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GCN : September 2014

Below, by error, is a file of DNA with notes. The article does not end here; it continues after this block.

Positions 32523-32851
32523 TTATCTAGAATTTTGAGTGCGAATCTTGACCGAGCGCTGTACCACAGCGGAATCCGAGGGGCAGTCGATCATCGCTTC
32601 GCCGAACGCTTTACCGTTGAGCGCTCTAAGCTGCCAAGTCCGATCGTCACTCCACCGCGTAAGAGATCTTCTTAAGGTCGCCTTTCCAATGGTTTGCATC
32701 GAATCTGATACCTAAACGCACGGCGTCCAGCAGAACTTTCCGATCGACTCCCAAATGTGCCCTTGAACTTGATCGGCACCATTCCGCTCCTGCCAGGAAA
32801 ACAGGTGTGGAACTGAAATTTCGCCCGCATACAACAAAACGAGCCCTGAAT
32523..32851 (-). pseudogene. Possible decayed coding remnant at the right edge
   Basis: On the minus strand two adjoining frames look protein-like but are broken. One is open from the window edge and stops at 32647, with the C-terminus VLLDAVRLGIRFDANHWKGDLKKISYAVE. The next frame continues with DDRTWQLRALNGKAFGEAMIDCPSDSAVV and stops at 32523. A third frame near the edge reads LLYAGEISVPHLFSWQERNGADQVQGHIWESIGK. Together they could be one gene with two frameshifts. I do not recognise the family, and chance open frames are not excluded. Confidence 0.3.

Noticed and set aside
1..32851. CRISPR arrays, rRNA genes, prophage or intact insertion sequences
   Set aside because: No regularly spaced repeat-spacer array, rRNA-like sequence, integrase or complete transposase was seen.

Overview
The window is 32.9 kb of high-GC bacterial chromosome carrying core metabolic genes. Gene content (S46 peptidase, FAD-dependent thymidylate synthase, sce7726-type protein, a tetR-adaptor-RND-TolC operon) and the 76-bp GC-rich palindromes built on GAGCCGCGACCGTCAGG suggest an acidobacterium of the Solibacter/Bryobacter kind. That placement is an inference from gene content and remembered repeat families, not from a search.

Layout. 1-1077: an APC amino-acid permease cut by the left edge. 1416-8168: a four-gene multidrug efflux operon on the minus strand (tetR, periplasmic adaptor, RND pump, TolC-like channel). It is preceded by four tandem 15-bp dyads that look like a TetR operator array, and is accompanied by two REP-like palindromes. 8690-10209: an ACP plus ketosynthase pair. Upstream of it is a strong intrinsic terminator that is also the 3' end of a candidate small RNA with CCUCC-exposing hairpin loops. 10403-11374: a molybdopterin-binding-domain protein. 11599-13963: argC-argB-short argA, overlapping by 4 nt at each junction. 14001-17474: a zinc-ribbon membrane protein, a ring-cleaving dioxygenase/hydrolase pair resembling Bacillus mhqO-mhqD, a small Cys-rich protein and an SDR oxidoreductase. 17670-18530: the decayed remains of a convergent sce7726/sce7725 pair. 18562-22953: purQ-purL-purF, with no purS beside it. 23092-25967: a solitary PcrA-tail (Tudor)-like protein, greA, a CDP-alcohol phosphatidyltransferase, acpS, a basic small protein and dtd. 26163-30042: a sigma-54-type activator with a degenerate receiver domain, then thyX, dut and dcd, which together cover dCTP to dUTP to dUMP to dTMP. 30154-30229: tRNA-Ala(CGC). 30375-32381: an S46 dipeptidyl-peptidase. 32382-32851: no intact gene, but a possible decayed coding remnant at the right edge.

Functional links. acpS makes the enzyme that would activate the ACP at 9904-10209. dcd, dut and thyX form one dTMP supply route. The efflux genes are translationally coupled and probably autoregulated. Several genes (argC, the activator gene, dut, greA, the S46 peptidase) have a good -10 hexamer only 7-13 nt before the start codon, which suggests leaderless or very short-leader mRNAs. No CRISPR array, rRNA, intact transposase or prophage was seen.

USGS ENHANCED ELEVATION MAPPING When the U.S. Geological Sur- vey was established in 1879, its main concern was to create accurate maps showing the locations of mountains, rivers and mineral resources to support westward expansion. What those early maps didn't offer, how- ever, was accurate elevation data, and ele- vation data is increasingly important to the economy, as well as to disaster response and other critical public and scientific gov- ernment services. According to a recent study commissioned by USGS, en- hanced elevation data could generate as much as $13 billion in benefits each year. The great- est benefits would be in flood risk management, infrastruc- ture and construction manage- ment, natural resources conser- vation and agriculture. The technology for enhanced elevation mapping is already available. Light detection and ranging --- or Lidar --- devices on aircraft can cover 50 square kilometers an hour, delivering 300,000 points of elevation data per sec- ond, accurate to between 4 and 8 inches of elevation. That's enough precision to not only support obvious efforts such as flood risk management, but it could even be used by vehicle navigation systems to minimize fuel consumption. There's one snag in the effort to map the country with Lidar, however: money. According to Kevin Gallagher, associate director of the Core Sciences Systems di- vision at USGS, it would cost $800-$900 million to collect Lidar data for the entire United States. "The bottom line is we don't have that kind of money in our budget," Gallagher said. So when the USGS launched its 3D El- evation Program (3DEP) in 2012 with the goal of generating a high-resolution eleva- tion map of the United States over the next eight years, it was clear that some creative partnering was called for. The first step in partnering was obvious. USGS created a 3DEP executive forum to loop in other agencies that have a vested interest in Lidar. Among the 13 agencies and department included are the National Oceanic and Atmospheric Administration, the Army Corps of Engineers, the Federal Emergency Management Agency, the En- vironmental Protection Agency and NASA. In addition to sharing data that results from 3DEP mapping, the agencies also share the costs of specific data collection efforts. "Our funding set-aside purely for elevation is relatively small," Gallagher said. "Last year our number was around $2 million. But we are able through part- nership funding to bring a larger sum of money to the table." STATES AND 3DEP USGS is also turning to the states as part- ners, with Alaska and North Carolina lead- ing the way. Nicholas Mastrodicasa, project manager at Alaska's Department of Natural Resourc- es, shares two concerns with USGS. First, he said, the state realized ear- ly on that it could not do the map- ping by itself and needs partners. Second, the state acknowledged the importance of gathering en- hanced elevation data for a variety of purposes, including emergency service, land management, vegeta- tion analysis, aviation safety and climate research. "We see a lot of things chang- ing the Arctic," Mastrodicasa said. "Coastal erosion is causing tribal villages to have to move, and that's an expensive proposition. Before you move a village you want to make sure you're moving it to where water resources exist and where flooding isn't going to occur." In collaboration with USGS, Alaska has now mapped approximately 50 percent of the state. Unlike with other states, how- ever, elevation mapping in Alaska is being conducted using IFSAR -- interferometric synthetic aperture radar. That's because Alaska has cloud cover much of the time and Lidar cannot penetrate cloud cover. A set of technical maps containing elevation data of the entire United States would generate public safety costs savings and more, backers say USGS chips away at high-res 3D map of US BY PATRICK MARSHALL 24 GCN SEPTEMBER 2014 • GCN.COM Dune migration at Jockey's Ridge State Park, N.C.